Update (October 9th): I have finally received my new book and it was in much, much better condition. The cover and spine were tight, intact and falling apart from the binding like my original copy. Addtl photos to follow...
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on October 6, 2015
The numerous illustrations are a wonderful addition to a brilliant book and will bring the story to life for young readers just growing into the series. Be aware, however, that books in this new illustrated series are quite substantial in size and weight, with pages so wide that column format is used for the text. I imagine that later books in the series will rival encyclopedias. Prepare your bookshelf accordingly.
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on August 28, 2016
I resisted reading this book for a long time, thinking that it would be 'too childish' to hold my interest. Then, one night back in 2007, I happened to be at my local Barnes & Noble during the midnight release party for Harry Potter and The Deathly Hallows, the last book in the series. Seeing the enthusiasm of all the fans gathered there (some of whom were in full costume) made me curious, so I wended my way through the crowd (in the process wondering what "The Sorting Hat" was all about) and approached the first free cashier I could find, the first book in my hands. I was suddenly eager to discover what all the fuss was about!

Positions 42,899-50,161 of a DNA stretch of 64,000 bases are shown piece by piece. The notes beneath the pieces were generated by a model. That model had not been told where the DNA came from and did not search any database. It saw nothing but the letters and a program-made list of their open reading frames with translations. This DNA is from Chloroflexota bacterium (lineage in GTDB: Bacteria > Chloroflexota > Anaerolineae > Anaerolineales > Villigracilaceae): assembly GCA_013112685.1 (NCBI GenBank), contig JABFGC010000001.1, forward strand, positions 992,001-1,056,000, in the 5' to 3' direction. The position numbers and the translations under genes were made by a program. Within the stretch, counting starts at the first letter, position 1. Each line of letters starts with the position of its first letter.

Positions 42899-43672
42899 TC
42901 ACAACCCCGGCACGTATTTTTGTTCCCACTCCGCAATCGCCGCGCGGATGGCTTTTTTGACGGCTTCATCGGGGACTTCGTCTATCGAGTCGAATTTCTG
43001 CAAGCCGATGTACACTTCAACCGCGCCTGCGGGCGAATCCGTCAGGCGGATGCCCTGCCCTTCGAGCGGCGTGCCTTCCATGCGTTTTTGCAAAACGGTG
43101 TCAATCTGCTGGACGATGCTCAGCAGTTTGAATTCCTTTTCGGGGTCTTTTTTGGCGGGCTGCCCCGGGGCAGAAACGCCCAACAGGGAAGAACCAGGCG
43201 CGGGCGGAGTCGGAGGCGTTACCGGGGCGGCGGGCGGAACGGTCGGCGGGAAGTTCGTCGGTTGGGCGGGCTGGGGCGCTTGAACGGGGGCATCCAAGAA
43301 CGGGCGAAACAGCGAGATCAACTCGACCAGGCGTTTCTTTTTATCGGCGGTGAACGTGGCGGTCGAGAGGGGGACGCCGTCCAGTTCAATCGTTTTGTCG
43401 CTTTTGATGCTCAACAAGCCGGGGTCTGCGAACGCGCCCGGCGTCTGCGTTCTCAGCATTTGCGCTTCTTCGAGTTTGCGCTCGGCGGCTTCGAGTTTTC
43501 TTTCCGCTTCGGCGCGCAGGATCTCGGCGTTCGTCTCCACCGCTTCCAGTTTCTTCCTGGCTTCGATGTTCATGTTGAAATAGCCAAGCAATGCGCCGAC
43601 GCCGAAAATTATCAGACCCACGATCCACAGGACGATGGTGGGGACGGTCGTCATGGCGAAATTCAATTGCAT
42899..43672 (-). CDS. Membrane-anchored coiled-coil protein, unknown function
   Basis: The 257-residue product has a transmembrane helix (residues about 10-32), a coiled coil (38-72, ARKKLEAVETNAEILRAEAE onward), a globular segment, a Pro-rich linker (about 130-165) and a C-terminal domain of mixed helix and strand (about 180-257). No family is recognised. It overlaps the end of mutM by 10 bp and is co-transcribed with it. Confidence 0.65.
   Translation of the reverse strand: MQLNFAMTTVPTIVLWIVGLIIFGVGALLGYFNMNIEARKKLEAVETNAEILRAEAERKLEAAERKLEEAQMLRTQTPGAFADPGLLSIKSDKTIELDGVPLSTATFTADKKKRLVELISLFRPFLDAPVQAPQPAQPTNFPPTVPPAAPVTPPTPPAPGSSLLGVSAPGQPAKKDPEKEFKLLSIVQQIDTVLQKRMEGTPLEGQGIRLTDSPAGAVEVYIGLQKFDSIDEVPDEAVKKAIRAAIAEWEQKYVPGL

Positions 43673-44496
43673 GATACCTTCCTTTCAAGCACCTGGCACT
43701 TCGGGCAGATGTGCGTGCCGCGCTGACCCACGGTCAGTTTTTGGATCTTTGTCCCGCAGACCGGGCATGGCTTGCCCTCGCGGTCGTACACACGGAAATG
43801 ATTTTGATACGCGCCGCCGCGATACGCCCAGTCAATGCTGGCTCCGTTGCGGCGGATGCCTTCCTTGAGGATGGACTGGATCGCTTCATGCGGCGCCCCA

Well, as they say, the rest is history. I not only promptly devoured Harry Potter and the Sorcerer's Stone, but began acquiring, and also devouring, the sequels. I only stopped in the middle of the sixth book, when a very sad event made me unable to continue....but I hope to be able to go back and finish the series!

I picked up the first book the other day, and plunged into Harry's magical world once again. Once again, I was totally delighted and enthralled! Rowling's very fertile imagination seems to have no bounds; all the books in this series are full of magical events, as well as twists and turns, and one just never knows exactly what is going to happen next.

Rowling also has the uncanny ability to make her characters, as well as the magical world around them, seem so real! From the very first moment, the reader becomes immersed in this very quirky, wonderfully weird world, where nothing is as it seems, unexpected surprises await, and household chores can be accomplished by the mere wave of a wand (something I positively loved).

Harry, Hermione, and Ron are wonderful characters, and it's not the first time I have wished I had grown up with friends like them. It's great how well they mesh, too, especially since, at first, Harry and Ron constantly found Hermione so annoying.

Harry, of course, is the main hero. He starts out life with the odds stacked against him, what with his sad personal history, and "He-Who-Must-Not-Be-Named" wanting to kill him. In spite of it all, Harry remains courageous, and will not let his curiosity, innate optimism, and eagerness to learn magic be dampened by outward events.

Hermione could have been the main hero of this whole series, because she not only matches Harry (and her name is the female version of his) in all his great qualities, but is also willing to take that extra step to find out more. Books are very important to her, and I really liked her for that! She is also very thorough in her research, and has an excellent memory. Besides, she can really think on her feet.